“A Beautiful Mess”: Mary Anne’s Polar Rig Dive into the Unapologetic Fever Dream of ‘Makes You Wonder’

Mary Anne's Polar Rig © Ebba Ågren
Mary Anne's Polar Rig © Ebba Ågren
Malmö, Sweden indie rockers Mary Anne’s Polar Rig are “a beautiful mess” on their irresistible fever dream of a sophomore album ‘Makes You Wonder,’ a visceral and unapologetic record of reverie and reckoning.
Stream: “Summer Girl” – Mary Anne’s Polar Rig




I don’t want people to understand exactly what the album is about, because neither do I – but I want them to wonder!

First, they made you happy; next, they’ll make you wonder: Swedish indie rockers Mary Anne’s Polar Rig are as unapologetic as they are unforgiving in their stunning sophomore album, delivering a dynamic collection of provocative and piercing songs that dive deep and hit hard – leaving us breathless, shaken, and scarred. A visceral record of reverie and reckoning, Makes You Wonder is an intense, irresistible fever dream. It’s our raw humanity turned inside out: A no-holds-barred, brutally honest reaction to (and reflection on) the here and now. As vocalist and guitarist Malin Hofvander sings at one point, “Crack me wide open: What you find is what you get.” The beautiful, the ugly, and everything in-between coalesce on an album that not only demands our undivided attention, but also insists on repeat listens if we ever hope to comprehend its intimate, sprawling, and singular world.

Makes You Wonder - Mary Anne's Polar Rig
Makes You Wonder – Mary Anne’s Polar Rig
crack me wide open
what you find is what you get
and i said hate me, but you can’t
hate me more than i already hated myself
and that makes me wonder
what else i could have done
yeah that makes me wonder
who else i could have been
instead of this
all the times i stood in my own way
yeah all the times i was stuck in my head and
all the times i stood in my own way
yeah all this time i was stuck
and it makes me wonder
it makes me wonder…

Released March 24, 2023 via Rama Lama Records, Makes You Wonder is the triumphant and beautifully turbulent second album from Malmö, Sweden’s Mary Anne’s Polar Rig. The duo of Malin Hofvander and Harald Ingvarsson, Mary Anne’s Polar Rig (or MAPR for short) inhabit an exhilarating space within the greater indie rock realm, with an art rock-meets-fuzz pop sound that is at once soul-stirring and absolutely searing. They like to describe it as “rough-and-tumble rock and roll that can handle anything the world has to throw at it,” and the shoe fits. The follow-up to 2021’s debut album Makes You Happy (which was made back when the band were a four-piece), Makes You Wonder sees MAPR thriving in a space of intimate upheaval.

Mary Anne's Polar Rig © Ebba Ågren
Mary Anne’s Polar Rig © Ebba Ågren



In some ways, this is a revival; in some ways, it’s a rebirth; and in other ways, it’s a full-on homecoming.

“In 2020 we decided to part ways with our old band members Philip Lindskog (drums) and Jesper Olsson (bass), and with doing so it set a spark in me and Harald to try and revive this band,” MAPR’s Malin Hofvander tells Atwood Magazine. “Make something new and grand with it. The spring of 2021 was special for us since we moved in together and hung out all. the. time. It was also still COVID lockdown at this point, so I wrote songs like crazy and we recorded demos together in our bedrooms and rehearsal space. We also watched many music documentaries and dreamed about “the old days” when labels would send away young and unheard of bands to a studio on a farm for weeks or months because they believed that they could make something cool happen if given the time and space to create (ex. The Stone Roses, Slowdive etc). None of us had ever experienced being in a recording studio without being stressed about time, and we started thinking about creating that opportunity for ourselves. So we spent all of our vacation money on renting our favorite local hub, Studio Möllan, for 10 days. The owner, Emil Isaksson, is a friend of ours and he left the keys with us and went out of town. So we had 24-hour access and only lived a few blocks away. We spent about 17 hours a day in the studio, I think. It felt like a summer camp and we had so much fun.”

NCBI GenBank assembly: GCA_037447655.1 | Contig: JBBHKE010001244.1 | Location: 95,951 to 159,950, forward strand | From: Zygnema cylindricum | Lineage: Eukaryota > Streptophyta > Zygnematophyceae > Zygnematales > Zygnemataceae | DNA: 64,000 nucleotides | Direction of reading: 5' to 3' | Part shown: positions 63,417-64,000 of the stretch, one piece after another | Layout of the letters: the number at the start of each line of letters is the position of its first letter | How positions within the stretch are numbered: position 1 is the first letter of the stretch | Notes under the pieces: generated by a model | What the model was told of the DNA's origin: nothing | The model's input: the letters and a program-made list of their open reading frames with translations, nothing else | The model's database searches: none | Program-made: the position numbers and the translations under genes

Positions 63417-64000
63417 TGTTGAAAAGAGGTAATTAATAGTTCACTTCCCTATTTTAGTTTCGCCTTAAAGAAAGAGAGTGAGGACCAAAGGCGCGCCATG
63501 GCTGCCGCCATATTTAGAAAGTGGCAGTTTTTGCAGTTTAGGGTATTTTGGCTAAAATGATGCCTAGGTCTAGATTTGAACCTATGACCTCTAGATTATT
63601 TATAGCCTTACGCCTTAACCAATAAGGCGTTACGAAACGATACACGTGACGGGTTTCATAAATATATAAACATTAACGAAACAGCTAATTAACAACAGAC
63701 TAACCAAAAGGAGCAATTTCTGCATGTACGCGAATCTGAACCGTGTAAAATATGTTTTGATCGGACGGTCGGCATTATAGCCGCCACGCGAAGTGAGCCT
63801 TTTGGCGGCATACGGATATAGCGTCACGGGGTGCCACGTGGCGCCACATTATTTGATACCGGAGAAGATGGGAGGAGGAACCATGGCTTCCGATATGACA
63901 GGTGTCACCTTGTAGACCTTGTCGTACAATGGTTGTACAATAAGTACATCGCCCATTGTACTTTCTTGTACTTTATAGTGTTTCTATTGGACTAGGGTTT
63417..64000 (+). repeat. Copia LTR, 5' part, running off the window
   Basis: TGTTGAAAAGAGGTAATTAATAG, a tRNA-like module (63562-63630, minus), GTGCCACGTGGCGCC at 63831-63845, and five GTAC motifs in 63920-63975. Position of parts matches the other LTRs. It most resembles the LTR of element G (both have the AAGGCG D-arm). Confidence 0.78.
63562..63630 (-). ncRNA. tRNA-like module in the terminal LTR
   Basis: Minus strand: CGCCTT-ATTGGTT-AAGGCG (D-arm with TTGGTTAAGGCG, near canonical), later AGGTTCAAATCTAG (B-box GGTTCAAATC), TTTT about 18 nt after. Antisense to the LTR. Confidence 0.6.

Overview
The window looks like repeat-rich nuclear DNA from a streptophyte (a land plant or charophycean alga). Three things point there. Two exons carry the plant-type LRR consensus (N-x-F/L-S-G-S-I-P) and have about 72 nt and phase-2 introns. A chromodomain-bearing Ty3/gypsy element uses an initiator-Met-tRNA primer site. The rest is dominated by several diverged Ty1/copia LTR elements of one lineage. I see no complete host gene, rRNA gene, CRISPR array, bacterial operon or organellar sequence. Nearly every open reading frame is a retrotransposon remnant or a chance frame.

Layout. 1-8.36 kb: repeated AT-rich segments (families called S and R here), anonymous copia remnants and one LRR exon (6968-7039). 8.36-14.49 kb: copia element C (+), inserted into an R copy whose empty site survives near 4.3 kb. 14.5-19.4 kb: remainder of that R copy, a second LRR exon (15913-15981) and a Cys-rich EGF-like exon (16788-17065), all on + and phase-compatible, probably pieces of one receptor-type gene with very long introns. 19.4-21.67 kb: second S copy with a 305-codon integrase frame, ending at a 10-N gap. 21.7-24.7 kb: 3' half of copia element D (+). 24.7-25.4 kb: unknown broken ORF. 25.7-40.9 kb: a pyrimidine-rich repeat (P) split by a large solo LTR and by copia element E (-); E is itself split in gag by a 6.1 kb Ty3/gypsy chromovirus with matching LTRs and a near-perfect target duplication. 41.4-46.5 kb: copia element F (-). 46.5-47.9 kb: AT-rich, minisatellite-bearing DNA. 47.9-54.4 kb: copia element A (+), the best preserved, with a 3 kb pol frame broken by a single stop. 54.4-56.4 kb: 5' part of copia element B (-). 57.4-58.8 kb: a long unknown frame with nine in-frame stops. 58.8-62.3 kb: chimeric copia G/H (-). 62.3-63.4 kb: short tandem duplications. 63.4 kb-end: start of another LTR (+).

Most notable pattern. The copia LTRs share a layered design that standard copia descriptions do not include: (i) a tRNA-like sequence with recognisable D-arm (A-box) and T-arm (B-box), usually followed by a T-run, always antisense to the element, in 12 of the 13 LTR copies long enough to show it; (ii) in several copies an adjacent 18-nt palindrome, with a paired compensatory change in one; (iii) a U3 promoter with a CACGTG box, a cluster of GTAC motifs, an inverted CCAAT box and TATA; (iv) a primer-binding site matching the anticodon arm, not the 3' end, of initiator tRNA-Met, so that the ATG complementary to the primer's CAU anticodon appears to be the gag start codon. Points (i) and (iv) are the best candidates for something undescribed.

Laughing, she describes their vision for this album as “strong and wrong, perhaps.

“We had this mantra when we entered the studio, it started as kind of a joke a couple of weeks earlier, I don’t know where we got it from, maybe the energy drink we were consuming (Kong Strong), perhaps a Joni Mitchell song or Miles Davis saying, ‘There are no wrong notes, it all depends on what you play after‘ (might be misquoted… but that’s what we remember hearing). Music is all about creating a vibe or atmosphere where certain stuff is allowed, kind of bending the rules of social reality, and we tried to push ourselves to allow anything to happen, to say yes to every idea, to create the most consensual, awesome mess we could possibly cook up at the time. Our first record was made in just two days and we were very decided on how it was gonna come out sounding before we started recording… Now the songs were not only going to be recorded in the studio, but also get a chance to be rewritten and shaped around production choices. That felt really important to us since we never had the chance or time to do that in a studio before! Both of us had also gathered a lot more skill around studio and recording techniques during the years so we felt that for the first time we were truly in control of our own process. It was a cool feeling!  And then we also had some help from our dear friend Zakarias Lindhammar who engineered our first EP. He really helped to bring the experimental production ideas up a notch.”